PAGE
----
Overweight & Obesity

Boosting liver mRNAs curbs appetite, body weight in obese mice

Scientists from The University of Texas Health Science Center at San Antonio (UT Health San Antonio) today reported that inhibiting a liver enzyme in obese mice decreased the rodents' appetite, increased energy expenditure ...

Health

Good news for coffee lovers: Daily coffee may benefit the heart

Drinking coffee—particularly two to three cups a day—is not only associated with a lower risk of heart disease and dangerous heart rhythms but also with living longer, according to studies being presented at the American ...

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Insulin resistance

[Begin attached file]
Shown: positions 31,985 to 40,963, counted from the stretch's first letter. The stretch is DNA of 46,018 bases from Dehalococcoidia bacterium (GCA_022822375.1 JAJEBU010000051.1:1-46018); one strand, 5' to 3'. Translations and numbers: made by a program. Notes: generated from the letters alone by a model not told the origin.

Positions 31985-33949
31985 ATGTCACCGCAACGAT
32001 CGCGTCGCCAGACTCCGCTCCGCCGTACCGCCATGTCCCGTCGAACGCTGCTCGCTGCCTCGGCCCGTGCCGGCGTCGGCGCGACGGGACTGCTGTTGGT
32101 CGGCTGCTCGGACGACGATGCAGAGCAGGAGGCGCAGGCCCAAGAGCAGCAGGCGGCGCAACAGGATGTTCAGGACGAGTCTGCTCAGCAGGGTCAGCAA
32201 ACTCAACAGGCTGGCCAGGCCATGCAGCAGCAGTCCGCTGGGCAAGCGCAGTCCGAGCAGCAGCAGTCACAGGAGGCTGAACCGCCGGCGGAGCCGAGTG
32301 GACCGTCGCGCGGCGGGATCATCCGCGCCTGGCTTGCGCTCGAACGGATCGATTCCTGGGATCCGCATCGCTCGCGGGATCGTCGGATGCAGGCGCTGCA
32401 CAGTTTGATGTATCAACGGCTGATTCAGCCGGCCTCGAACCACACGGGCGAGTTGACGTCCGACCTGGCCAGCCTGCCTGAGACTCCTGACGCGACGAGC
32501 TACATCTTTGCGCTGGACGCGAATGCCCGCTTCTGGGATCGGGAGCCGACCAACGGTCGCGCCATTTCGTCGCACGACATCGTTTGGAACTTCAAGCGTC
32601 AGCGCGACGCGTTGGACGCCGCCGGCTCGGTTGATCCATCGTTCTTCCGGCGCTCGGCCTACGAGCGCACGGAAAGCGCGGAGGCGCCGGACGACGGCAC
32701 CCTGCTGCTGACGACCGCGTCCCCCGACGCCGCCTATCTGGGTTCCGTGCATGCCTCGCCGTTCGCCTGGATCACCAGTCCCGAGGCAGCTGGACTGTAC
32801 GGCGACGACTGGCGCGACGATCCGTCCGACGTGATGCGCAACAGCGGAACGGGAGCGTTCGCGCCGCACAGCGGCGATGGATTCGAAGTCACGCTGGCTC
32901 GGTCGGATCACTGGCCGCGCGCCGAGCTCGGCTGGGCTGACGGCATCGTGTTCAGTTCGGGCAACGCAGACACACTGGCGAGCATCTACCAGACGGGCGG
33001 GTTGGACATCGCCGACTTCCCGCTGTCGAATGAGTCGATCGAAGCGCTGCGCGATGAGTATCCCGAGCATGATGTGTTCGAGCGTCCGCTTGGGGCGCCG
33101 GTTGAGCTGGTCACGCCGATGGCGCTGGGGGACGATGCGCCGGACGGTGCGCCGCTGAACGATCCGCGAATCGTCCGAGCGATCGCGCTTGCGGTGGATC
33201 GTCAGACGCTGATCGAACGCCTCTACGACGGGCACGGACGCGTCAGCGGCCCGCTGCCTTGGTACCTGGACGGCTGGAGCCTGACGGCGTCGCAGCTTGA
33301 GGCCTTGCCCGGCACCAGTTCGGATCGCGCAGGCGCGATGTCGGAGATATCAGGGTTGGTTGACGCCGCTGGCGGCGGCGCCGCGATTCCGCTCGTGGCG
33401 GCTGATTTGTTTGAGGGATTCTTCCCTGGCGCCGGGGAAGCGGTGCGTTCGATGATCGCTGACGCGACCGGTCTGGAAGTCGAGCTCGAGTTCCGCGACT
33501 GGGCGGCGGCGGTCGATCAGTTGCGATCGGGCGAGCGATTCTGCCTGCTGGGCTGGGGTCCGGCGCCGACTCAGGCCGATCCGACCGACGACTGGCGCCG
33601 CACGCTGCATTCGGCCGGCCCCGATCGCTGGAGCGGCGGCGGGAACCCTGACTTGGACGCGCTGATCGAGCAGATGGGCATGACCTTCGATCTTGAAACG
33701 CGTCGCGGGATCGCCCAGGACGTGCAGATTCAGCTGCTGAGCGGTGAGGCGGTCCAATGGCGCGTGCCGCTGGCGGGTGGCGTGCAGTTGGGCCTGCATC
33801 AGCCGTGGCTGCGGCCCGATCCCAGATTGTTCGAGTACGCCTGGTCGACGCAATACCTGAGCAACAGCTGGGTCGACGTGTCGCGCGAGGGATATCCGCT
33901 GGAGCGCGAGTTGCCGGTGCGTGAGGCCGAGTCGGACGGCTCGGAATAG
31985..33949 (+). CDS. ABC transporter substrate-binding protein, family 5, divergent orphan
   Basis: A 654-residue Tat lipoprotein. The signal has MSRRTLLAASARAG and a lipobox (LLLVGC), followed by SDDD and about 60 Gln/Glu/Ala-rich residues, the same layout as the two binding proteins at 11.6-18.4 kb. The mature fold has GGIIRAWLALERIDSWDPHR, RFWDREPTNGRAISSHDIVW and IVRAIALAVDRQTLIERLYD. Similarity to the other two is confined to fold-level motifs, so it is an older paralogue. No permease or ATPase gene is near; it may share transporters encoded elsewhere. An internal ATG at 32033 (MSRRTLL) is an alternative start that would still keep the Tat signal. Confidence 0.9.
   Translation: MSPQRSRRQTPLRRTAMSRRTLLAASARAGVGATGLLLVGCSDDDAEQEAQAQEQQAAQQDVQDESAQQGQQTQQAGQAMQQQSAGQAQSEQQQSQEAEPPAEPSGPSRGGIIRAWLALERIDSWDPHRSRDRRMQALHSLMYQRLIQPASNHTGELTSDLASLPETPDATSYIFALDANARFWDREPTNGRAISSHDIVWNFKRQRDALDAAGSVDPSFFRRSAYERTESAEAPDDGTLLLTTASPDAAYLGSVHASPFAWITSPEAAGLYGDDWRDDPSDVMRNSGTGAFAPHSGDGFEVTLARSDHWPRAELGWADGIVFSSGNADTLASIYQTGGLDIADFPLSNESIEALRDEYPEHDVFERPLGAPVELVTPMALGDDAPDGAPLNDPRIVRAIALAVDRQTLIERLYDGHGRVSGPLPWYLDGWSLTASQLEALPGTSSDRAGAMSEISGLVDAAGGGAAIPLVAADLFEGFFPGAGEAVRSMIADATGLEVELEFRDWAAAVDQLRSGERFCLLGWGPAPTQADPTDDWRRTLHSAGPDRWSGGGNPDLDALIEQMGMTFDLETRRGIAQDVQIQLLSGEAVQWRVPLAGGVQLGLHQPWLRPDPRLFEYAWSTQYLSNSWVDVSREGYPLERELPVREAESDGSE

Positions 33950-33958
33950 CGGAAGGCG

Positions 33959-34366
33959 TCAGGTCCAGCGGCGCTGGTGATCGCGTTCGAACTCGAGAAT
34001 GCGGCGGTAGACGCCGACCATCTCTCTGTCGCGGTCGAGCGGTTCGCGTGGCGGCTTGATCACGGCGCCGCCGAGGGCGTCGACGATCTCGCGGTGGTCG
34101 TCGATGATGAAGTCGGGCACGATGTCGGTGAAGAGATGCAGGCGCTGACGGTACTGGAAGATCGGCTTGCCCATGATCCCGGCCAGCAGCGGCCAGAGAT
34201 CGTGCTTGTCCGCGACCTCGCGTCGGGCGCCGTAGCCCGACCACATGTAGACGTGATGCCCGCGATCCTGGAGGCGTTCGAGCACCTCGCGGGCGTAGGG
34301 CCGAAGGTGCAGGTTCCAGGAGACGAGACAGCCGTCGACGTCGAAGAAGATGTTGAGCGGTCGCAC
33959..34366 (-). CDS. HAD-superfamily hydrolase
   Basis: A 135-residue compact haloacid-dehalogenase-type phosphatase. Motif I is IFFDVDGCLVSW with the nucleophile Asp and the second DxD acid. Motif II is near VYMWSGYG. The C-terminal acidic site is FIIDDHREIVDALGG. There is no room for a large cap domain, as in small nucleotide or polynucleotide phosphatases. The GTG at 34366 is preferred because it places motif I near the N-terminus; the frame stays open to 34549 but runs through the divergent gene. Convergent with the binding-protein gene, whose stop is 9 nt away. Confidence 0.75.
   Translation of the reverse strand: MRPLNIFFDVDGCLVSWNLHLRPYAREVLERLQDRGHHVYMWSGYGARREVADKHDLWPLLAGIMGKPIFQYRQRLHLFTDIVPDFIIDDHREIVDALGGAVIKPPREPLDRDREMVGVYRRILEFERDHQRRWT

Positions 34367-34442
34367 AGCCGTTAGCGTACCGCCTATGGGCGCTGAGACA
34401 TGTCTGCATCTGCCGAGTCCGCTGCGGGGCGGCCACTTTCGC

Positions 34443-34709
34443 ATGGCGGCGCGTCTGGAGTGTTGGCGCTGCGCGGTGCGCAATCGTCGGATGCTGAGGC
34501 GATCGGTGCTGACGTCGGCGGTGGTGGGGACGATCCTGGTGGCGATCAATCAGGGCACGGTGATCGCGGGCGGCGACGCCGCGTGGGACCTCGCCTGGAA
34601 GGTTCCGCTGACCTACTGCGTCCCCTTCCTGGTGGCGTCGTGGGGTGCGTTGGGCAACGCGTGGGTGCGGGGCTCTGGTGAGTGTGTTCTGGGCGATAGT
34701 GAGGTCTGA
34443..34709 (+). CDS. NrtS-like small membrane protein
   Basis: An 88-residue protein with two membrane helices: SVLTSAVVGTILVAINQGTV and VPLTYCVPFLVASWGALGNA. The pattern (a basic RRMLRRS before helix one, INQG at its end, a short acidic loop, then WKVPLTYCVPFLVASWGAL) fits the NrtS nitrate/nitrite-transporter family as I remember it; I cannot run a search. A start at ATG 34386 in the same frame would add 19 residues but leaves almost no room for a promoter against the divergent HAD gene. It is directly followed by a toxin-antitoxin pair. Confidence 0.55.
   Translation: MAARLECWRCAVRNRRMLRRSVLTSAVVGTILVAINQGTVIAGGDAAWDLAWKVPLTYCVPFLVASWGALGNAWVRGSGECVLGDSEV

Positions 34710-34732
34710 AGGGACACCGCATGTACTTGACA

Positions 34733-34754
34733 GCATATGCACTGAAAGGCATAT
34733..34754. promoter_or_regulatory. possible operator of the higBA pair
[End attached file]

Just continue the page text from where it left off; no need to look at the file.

Insulin resistance (IR) is the condition in which normal amounts of insulin are inadequate to produce a normal insulin response from fat, muscle and liver cells. Insulin resistance in fat cells reduces the effects of insulin and results in elevated hydrolysis of stored triglycerides in the absence of measures which either increase insulin sensitivity or which provide additional insulin. Increased mobilization of stored lipids in these cells elevates free fatty acids in the blood plasma. Insulin resistance in muscle cells reduces glucose uptake (and so local storage of glucose as glycogen), whereas insulin resistance in liver cells results in impaired glycogen synthesis and a failure to suppress glucose production. Elevated blood fatty acid levels (associated with insulin resistance and diabetes mellitus Type 2), reduced muscle glucose uptake, and increased liver glucose production all contribute to elevated blood glucose levels. High plasma levels of insulin and glucose due to insulin resistance are believed to be the origin of metabolic syndrome and type 2 diabetes, including its complications.

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